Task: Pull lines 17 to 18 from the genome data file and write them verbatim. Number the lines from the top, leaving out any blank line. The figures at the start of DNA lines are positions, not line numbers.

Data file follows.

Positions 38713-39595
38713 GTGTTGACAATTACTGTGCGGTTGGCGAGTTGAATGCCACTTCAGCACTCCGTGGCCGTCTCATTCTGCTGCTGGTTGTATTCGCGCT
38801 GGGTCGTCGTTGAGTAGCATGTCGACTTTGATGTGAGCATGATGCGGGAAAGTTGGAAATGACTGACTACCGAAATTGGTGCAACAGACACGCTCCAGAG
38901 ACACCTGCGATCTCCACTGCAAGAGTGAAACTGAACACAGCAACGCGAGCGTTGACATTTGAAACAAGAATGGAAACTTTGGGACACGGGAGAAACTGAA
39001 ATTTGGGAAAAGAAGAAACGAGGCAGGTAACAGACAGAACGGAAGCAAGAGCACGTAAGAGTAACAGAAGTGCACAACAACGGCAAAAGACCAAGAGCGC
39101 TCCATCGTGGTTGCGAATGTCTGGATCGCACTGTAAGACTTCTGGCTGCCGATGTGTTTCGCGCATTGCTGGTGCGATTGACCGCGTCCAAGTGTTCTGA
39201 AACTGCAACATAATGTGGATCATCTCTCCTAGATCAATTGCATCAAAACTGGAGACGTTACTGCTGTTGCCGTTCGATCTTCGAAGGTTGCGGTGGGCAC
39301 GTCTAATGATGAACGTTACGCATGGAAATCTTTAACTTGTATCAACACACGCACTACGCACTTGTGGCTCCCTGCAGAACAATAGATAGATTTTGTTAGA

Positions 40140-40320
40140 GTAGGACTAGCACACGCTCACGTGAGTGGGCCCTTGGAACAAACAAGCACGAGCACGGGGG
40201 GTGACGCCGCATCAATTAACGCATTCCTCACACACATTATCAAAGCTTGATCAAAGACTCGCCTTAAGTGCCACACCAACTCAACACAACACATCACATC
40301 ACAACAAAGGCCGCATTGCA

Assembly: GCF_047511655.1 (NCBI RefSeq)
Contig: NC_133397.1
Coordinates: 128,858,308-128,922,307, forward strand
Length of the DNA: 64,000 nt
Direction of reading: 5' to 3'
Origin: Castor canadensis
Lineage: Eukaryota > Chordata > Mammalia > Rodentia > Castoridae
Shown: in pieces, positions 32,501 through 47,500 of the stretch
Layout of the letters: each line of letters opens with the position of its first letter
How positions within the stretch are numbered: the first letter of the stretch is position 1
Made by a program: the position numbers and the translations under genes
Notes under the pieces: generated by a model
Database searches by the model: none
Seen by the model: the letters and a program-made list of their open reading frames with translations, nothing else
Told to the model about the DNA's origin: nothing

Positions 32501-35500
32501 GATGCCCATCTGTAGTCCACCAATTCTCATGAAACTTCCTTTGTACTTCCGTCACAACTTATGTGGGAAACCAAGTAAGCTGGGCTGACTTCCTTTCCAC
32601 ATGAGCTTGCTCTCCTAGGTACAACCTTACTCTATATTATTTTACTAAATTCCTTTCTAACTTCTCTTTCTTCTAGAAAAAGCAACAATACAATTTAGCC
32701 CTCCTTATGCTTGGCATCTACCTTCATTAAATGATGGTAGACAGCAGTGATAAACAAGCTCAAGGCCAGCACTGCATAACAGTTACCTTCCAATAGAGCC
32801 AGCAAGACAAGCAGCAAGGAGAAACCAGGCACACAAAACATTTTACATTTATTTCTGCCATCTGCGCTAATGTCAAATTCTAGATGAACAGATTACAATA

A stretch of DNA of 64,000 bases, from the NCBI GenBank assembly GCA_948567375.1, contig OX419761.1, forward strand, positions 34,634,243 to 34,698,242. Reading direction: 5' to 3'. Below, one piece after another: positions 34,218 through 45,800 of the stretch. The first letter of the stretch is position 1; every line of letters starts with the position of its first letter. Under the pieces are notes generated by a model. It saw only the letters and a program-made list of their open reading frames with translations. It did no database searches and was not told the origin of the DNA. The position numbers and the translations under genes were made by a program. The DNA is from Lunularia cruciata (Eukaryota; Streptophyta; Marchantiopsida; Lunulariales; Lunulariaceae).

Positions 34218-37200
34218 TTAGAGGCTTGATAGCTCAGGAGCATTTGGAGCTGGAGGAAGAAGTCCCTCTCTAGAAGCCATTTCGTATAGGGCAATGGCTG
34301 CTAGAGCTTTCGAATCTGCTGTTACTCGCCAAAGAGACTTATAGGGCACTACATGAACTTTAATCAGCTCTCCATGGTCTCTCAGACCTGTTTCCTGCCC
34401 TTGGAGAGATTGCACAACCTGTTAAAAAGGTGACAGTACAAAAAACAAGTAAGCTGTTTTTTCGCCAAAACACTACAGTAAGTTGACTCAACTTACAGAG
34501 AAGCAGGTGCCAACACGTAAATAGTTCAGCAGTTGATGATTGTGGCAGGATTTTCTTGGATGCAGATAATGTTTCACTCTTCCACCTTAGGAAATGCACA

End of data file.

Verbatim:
Direction of reading: 5' to 3'
Origin: Castor canadensis